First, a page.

Estimation of the Carbon Footprint of the Atlantic Mackerel Processing and Supply Chain

Completed 2016

Summary

This study investigated the carbon footprint (CF) of Atlantic mackerel (Scomber scombrus) as landed and processed through Shetland. This study builds on previous work by the author (see below) examining the CF of the capture/landing phase, to give an overview of the chain through to arrival at its first post-processing destination.

The carbon footprint chain for Atlantic mackerel as processed through Shetland has been found to be low in comparison to other protein processing chains, and particularly efficient in terms of processing itself. Electricity usage was found to be the biggest contributing factor in the processing phase. The processing of Atlantic mackerel is relatively energy efficient and potential improvements are likely to depend on future improvements in machinery and improvements in electricity emissions. Although it is possible for processing plants to seek out the most efficient energy suppliers, this will likely be largely government led.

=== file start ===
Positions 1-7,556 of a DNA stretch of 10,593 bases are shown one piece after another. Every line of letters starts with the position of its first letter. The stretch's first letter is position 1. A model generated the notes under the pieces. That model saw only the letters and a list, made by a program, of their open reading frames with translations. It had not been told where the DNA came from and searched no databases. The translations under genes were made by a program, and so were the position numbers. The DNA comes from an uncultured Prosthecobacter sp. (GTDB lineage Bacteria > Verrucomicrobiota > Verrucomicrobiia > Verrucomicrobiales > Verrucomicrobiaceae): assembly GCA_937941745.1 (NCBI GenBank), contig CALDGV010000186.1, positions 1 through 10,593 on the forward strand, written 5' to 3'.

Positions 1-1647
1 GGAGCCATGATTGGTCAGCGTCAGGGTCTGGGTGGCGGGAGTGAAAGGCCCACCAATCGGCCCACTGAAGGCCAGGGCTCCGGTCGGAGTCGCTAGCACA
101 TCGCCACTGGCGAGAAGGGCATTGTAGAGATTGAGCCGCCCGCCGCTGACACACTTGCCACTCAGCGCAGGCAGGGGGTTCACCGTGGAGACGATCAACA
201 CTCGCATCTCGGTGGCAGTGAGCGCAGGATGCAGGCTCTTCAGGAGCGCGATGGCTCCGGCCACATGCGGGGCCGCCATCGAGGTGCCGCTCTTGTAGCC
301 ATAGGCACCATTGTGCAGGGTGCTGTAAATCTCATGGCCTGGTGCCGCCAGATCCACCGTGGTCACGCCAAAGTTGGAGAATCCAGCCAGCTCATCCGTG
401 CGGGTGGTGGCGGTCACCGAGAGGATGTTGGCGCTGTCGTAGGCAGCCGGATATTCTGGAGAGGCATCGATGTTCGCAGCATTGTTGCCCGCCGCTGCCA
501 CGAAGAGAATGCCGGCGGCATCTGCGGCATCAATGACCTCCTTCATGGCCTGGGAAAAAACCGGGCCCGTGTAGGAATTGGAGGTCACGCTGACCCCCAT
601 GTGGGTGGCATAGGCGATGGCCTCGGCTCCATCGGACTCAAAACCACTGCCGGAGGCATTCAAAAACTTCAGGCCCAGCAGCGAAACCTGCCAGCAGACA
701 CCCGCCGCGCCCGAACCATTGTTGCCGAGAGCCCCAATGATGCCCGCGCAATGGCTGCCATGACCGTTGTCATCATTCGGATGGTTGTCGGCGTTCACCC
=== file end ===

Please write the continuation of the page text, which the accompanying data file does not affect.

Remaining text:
Packaging was found to have minimal impact on the chain as a whole, suggesting that the materials and methods used are efficient. Transport was undertaken via small containership to the country of purchase and found to be one of the most efficient options for cargo transport.

The chain up until this end point produced CF values that consolidated the position of Atlantic mackerel as a low carbon foodstuff in comparison with many other seafood and terrestrial meat products.

Funding

The project was funded by:

Download the Project Report

Estimation of the Carbon Footprint of Shetland's Atlantic Mackerel (Scomber scombrus) Processing and Supply Chain (pdf)

Contact

For further information about this project contact Frances Sandison.